Please call the Museum Visitors Center at 207-548-0334 to register in advance for Framing Tips and Tricks.  The workshop will be held at Penobscot Marine Museum’s Stephen Phillips Memorial Library, 11 Church Street, Searsport, Maine.  The workshop cost is $5.   PMM members are free.

Framing Tips and Tricks is offered as part of Exploring the Magic of Photography: Painting with Light,Penobscot Marine Museum’s first major exhibition of historic photography which includes four exhibits, a walk-in camera, a wall of selfies taken by museum visitors, an historic darkroom, tintype and cyanotype demonstrations, and workshops on making pin-hole cameras.  The four exhibits, Through Her Lens: Women Photographers of Mid-Coast Maine, 1890-1920; Twenty Best; Evolution of the Photographic Snapshot: 1888-2015; and The Carters and the Lukes – Selections from the Red Boutilier Collection are filled with inter-active opportunities for visitors including life-sized photographic cut-outs with which visitors may photograph themselves, an online exhibit of visitor photographs and comments, and QR codes and tablets providing access to audio clips of interviews, biographies, and commentary by historians, curators and professional photographers.


Learn How to Make a Camera

Anne-Claude Cotty, Stonington Piers, pinhole photograph

Anne-Claude Cotty, Stonington Piers, pinhole photograph

Make a pinhole camera using a box from the kitchen shelf and take beautiful soft-focus photographs in the Make a Pinhole Camera workshops offered at Penobscot Marine Museum this summer.  A pinhole camera is a camera without a lens and with a single small aperture, a pinhole. Light from a scene passes through this single point and projects an inverted image on the opposite side of the box where a piece of film or photographic paper is wedged or taped into the other end.  The ethereal images made with a pinhole camera seem magical.  Workshop teacher Anne-Claude Cotty is a photographer, artist and teacher living in Stonington, Maine.  She has taught at Haystack Mountain School of Crafts, and her work has been exhibited at the University of Maine Museum of Art, Colby College Art Museum, and the Portland Museum of Art.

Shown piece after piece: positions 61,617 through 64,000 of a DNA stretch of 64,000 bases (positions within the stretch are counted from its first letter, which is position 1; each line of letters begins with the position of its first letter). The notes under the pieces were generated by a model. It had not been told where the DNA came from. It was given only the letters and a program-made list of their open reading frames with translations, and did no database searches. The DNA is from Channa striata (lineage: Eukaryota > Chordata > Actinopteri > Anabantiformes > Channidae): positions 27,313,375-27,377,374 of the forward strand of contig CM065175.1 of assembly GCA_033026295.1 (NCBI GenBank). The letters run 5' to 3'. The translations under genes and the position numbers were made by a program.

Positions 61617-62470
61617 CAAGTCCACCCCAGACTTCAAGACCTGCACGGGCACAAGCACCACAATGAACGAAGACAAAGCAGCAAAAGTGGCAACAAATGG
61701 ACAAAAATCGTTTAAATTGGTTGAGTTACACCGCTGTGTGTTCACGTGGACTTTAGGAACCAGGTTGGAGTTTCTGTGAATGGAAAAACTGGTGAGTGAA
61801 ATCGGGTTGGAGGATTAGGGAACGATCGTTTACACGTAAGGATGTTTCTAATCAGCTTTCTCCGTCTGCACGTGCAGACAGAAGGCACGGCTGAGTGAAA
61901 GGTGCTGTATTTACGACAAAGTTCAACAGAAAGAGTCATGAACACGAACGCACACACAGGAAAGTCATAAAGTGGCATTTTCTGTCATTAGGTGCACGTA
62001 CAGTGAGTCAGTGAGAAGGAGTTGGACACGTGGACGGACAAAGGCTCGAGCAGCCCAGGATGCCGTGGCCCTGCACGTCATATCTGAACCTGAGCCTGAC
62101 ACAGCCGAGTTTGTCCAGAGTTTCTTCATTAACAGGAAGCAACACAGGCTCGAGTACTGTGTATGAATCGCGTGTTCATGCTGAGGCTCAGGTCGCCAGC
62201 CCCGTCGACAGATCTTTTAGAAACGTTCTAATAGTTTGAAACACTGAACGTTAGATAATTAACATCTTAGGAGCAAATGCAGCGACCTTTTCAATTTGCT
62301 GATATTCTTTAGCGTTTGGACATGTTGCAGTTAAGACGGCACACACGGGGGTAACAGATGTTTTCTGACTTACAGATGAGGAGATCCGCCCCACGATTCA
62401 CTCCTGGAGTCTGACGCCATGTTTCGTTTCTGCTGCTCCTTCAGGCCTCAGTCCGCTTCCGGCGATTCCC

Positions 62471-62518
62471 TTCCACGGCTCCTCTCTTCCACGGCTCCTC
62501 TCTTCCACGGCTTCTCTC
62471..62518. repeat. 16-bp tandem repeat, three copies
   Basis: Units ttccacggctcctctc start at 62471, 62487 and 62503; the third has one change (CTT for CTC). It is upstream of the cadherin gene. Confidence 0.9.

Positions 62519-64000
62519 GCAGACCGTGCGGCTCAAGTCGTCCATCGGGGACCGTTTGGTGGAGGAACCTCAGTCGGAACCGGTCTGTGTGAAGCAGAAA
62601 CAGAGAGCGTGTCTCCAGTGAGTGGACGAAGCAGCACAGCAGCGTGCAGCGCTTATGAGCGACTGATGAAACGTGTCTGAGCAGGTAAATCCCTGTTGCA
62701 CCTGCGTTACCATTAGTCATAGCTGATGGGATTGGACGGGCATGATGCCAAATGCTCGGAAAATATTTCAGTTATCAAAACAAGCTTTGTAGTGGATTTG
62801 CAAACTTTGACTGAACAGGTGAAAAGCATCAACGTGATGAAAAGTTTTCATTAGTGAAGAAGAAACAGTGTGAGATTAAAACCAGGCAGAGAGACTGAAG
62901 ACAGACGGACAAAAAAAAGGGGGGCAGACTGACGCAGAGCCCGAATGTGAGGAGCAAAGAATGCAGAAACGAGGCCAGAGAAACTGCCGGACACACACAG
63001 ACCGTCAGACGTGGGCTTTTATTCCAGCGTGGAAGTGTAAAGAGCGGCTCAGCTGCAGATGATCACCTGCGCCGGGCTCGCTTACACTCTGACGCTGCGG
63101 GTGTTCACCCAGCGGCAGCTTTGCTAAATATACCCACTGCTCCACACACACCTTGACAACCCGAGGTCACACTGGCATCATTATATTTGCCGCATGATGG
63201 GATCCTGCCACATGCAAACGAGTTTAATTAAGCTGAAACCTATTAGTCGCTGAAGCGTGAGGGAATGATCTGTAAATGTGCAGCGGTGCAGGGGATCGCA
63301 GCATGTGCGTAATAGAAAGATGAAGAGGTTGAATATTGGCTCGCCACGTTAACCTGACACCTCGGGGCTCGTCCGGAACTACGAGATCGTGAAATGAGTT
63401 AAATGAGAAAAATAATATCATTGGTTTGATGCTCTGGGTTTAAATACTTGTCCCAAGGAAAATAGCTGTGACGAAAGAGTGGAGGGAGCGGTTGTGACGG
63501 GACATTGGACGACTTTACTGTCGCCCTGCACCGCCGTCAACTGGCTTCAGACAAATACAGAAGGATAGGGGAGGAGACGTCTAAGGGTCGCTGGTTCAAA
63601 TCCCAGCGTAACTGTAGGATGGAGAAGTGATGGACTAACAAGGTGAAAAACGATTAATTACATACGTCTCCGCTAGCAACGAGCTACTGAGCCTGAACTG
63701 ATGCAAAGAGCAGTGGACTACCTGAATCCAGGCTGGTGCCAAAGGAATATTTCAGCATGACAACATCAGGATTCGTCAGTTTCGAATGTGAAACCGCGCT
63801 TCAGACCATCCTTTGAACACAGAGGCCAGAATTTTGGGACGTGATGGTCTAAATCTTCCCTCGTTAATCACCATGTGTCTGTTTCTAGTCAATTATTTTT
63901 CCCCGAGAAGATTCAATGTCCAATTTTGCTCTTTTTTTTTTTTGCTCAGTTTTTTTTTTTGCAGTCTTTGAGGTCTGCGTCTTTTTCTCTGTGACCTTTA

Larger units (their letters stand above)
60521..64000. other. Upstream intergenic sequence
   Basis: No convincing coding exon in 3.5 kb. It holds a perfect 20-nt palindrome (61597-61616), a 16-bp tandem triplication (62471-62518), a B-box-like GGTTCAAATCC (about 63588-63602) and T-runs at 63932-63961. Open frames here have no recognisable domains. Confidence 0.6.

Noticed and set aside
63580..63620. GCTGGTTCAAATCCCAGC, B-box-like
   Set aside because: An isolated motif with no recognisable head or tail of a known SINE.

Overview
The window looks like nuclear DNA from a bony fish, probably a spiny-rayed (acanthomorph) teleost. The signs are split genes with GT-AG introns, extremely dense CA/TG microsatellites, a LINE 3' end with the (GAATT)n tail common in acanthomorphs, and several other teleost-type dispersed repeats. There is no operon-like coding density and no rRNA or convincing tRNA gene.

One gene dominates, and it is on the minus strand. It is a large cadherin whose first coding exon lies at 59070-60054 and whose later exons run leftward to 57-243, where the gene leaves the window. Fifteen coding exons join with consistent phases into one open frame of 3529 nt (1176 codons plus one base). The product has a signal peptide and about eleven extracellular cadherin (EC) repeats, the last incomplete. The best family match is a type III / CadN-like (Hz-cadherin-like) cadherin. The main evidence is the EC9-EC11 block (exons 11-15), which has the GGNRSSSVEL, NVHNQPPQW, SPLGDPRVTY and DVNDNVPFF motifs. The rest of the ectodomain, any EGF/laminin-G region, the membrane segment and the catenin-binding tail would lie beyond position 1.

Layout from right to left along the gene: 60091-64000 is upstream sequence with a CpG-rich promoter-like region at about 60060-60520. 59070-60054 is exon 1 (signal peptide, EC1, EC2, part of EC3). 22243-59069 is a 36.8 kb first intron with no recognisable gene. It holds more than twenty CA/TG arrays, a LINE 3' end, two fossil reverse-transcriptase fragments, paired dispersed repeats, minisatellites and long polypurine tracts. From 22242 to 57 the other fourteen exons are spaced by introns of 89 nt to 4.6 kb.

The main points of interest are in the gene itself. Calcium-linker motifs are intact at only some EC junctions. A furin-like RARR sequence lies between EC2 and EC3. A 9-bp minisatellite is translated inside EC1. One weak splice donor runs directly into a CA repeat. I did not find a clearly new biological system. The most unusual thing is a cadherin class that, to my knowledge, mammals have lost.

Anne-Claude Cotty, Islands by Kayak, pinhole photograph

Anne-Claude Cotty, Islands by Kayak, pinhole photograph

There are two opportunities to take the Make a Pinhole Camera workshop at Penobscot Marine Museum this summer: Thursday, July 23, 1:00 to 4:00 pm and Thursday, August 6, 1:00 to 4:00 pm.  The cost is $10 per person, $7 for Museum members.  Make a Pinhole Camera is open to all ages, but young children must be accompanied by an adult.  For more information or to buy tickets call 207-548-0334 or click here.

Make a Pinhole Camera is part of Exploring the Magic of Photography: Painting with Light,Penobscot Marine Museum’s first major exhibition of historic photography.  It includes four exhibits, a walk-in camera, a wall of selfies taken by museum visitors, an historic darkroom, tintype and cyanotype demonstrations, and workshops on making pin-hole cameras.  The four exhibits, Through Her Lens: Women Photographers of Mid-Coast Maine, 1890-1920; Twenty Best; Evolution of the Photographic Snapshot: 1888-2015; and The Carters and the Lukes – Selections from the Red Boutilier Collection are filled with inter-active opportunities for visitors including life-sized photographic cut-outs with which visitors may photograph themselves, an online exhibit of visitor photographs and comments, and QR codes and tablets providing access to audio clips of interviews, biographies, and commentary by historians, curators and professional photographers.